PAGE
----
Cowtown is quickly gaining a reputation as one of the best places to see art in the country. A day museum hopping is easy in Fort Worth, as a bulk of museums are within walking distance from each other—the only problem is which destinations to choose!
To inspire your mini Monets, begin at the Modern Art Museum of Fort Worth. The Modern is offering a Spring Break Wonders program March 9–12, where kids can join daily hands-on projects themed after the museum’s collection, followed by a drop-in family program on March 13. (Bonus: Admission is free on March 9, and free all week for families who participate in Spring Break Wonders.) Plus, kiddos get a free sketchbook at the admission desk. Pop in to Café Modern for grub or check out the many restaurants just east of the museum before making your way over to the newly renovated Amon Carter Museum of American Art. March 10–13, the museum is hosting come-and-go activities from 1–3pm, including art projects, art mad libs, a choose-your-own-adventure-style museum tour, plus a community art piece that will grow each day.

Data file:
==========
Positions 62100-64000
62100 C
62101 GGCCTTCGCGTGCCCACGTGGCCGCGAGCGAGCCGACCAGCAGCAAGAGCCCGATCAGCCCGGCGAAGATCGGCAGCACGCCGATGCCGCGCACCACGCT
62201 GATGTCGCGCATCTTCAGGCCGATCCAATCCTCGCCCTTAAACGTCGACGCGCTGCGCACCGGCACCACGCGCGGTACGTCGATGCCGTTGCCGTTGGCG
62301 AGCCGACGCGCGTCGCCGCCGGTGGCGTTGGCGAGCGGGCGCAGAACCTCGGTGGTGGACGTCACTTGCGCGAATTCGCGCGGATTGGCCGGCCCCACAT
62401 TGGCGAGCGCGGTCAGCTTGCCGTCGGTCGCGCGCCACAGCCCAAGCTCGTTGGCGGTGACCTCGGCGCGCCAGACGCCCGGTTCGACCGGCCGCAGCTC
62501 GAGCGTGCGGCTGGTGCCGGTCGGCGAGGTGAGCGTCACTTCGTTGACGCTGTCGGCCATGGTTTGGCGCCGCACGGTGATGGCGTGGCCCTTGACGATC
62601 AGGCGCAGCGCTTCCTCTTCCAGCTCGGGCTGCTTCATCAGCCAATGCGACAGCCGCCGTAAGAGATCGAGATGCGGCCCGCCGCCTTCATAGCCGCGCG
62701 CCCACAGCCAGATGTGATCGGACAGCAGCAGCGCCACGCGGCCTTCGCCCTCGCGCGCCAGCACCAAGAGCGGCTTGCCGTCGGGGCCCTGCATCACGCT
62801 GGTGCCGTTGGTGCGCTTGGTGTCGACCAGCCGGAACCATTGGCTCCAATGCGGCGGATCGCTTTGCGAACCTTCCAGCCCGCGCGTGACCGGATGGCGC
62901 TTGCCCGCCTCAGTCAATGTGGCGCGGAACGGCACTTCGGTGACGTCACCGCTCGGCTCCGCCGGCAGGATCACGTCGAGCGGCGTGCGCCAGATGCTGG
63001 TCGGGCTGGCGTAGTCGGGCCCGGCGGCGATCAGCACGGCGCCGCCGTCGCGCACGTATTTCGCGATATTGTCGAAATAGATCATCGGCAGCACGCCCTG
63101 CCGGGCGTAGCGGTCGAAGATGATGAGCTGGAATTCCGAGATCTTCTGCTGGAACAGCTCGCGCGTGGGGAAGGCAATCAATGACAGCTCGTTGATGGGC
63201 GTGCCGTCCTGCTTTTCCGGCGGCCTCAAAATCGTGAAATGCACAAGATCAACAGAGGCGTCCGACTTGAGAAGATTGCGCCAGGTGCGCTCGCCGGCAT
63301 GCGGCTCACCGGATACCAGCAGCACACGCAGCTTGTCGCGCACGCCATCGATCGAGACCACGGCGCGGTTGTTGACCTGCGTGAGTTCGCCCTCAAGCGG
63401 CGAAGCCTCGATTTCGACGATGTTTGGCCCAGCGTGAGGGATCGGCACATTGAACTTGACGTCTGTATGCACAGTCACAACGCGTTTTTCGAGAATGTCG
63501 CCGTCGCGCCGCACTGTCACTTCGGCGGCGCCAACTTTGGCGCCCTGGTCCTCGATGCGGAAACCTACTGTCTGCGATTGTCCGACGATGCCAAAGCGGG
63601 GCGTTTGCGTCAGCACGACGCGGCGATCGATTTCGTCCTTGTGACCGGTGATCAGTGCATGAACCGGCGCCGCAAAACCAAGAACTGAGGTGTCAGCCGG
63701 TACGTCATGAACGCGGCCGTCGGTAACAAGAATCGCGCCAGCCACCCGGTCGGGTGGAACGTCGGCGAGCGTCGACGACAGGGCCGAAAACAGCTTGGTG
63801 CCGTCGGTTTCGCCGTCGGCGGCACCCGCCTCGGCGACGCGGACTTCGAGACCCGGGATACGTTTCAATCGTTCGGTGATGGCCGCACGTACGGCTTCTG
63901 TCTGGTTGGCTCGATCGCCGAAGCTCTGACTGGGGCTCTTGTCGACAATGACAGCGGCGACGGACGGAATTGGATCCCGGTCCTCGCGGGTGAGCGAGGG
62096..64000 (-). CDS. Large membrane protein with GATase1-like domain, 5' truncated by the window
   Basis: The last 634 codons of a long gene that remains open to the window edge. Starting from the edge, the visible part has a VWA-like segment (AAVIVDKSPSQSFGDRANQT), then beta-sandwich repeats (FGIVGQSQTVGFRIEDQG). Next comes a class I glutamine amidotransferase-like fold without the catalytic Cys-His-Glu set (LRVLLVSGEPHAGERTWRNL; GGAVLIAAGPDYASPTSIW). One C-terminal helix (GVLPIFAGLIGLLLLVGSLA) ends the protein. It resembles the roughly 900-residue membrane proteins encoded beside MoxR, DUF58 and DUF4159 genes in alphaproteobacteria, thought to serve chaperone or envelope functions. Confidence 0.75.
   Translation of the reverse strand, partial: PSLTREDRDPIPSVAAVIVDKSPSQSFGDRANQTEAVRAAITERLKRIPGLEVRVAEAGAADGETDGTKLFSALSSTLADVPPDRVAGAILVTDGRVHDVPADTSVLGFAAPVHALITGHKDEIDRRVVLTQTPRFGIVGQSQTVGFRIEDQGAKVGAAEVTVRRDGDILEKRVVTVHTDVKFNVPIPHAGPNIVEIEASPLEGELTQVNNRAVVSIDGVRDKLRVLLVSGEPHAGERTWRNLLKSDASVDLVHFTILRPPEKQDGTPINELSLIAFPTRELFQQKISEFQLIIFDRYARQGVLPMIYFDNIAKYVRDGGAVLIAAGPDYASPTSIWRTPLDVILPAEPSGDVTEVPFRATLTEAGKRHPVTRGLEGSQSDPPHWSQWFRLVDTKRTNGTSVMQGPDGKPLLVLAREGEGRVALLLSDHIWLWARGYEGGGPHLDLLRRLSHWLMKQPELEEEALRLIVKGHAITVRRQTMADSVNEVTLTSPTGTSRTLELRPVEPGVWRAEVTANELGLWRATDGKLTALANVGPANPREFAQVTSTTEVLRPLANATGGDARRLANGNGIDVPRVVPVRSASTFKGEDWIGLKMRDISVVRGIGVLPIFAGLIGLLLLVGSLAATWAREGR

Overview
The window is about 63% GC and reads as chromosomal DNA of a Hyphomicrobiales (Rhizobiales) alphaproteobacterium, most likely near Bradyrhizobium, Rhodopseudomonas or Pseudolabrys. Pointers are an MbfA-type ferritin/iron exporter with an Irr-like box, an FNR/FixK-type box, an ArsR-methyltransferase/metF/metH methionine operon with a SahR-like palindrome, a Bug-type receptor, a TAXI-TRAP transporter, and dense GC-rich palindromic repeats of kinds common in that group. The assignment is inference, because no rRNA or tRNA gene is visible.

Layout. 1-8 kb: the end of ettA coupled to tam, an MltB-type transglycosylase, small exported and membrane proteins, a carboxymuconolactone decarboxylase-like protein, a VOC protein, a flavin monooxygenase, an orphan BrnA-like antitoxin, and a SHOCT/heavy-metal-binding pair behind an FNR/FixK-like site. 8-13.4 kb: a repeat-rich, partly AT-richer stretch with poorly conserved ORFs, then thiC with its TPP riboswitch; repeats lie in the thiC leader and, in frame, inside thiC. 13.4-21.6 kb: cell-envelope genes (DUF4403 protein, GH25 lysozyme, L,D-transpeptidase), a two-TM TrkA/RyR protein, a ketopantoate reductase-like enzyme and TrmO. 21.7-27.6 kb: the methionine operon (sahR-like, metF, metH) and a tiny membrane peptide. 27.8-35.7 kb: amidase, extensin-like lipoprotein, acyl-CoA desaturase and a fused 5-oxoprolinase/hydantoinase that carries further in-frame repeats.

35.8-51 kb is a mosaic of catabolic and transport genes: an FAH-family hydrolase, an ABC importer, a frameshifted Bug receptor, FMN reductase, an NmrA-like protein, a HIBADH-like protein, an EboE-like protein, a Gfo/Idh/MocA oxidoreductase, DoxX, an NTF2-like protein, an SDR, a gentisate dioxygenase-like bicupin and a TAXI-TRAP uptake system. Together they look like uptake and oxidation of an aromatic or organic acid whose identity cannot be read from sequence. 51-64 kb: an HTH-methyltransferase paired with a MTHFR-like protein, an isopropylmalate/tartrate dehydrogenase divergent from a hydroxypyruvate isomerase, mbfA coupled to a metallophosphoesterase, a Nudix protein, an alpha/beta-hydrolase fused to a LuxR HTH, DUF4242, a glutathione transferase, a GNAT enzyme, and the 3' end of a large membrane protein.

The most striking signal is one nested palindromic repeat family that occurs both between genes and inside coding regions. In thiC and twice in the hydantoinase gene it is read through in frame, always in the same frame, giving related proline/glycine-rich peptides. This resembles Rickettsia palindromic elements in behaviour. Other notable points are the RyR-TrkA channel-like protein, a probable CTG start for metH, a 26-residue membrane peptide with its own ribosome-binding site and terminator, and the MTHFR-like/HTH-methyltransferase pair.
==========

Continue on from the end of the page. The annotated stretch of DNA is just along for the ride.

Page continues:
The Modern Art Museum of Fort Worth
3200 Darnell St., Fort Worth; 817/738-9215
Admission: Adults, $16; free for kids under 18
Amon Carter Museum of American Art
3501 Camp Bowie Blvd., Fort Worth; 817/738-1933
CULTURE & HISTORY
Experience the rich culture deep in the heart of North Texas.
Families with older kids can learn about one of the sadder chapters in Dallas history by taking a tour of Dealey Plaza before visiting The Sixth Floor Museum. Then, expand your horizons by taking in the cityscape views at the nearby Reunion Tower GeO-Deck. Besides daily family activities during spring break (included with admission), be sure to check out the interactive Constellation experience. This allows visitors to add their names to a star—your little ones will leave knowing they’ve left their mark 470 feet up in the air.
Just a few blocks down from the iconic West End District sign is the Old Red Museum. The Old Red’s building is a historic piece itself, built as the Dallas County Courthouse back in 1892. Besides interactive kiosks throughout the exhibits (which cover all things Dallas, from fossils to the first frozen margarita machine), there’s a kids room that’ll be most appreciated by third graders and older.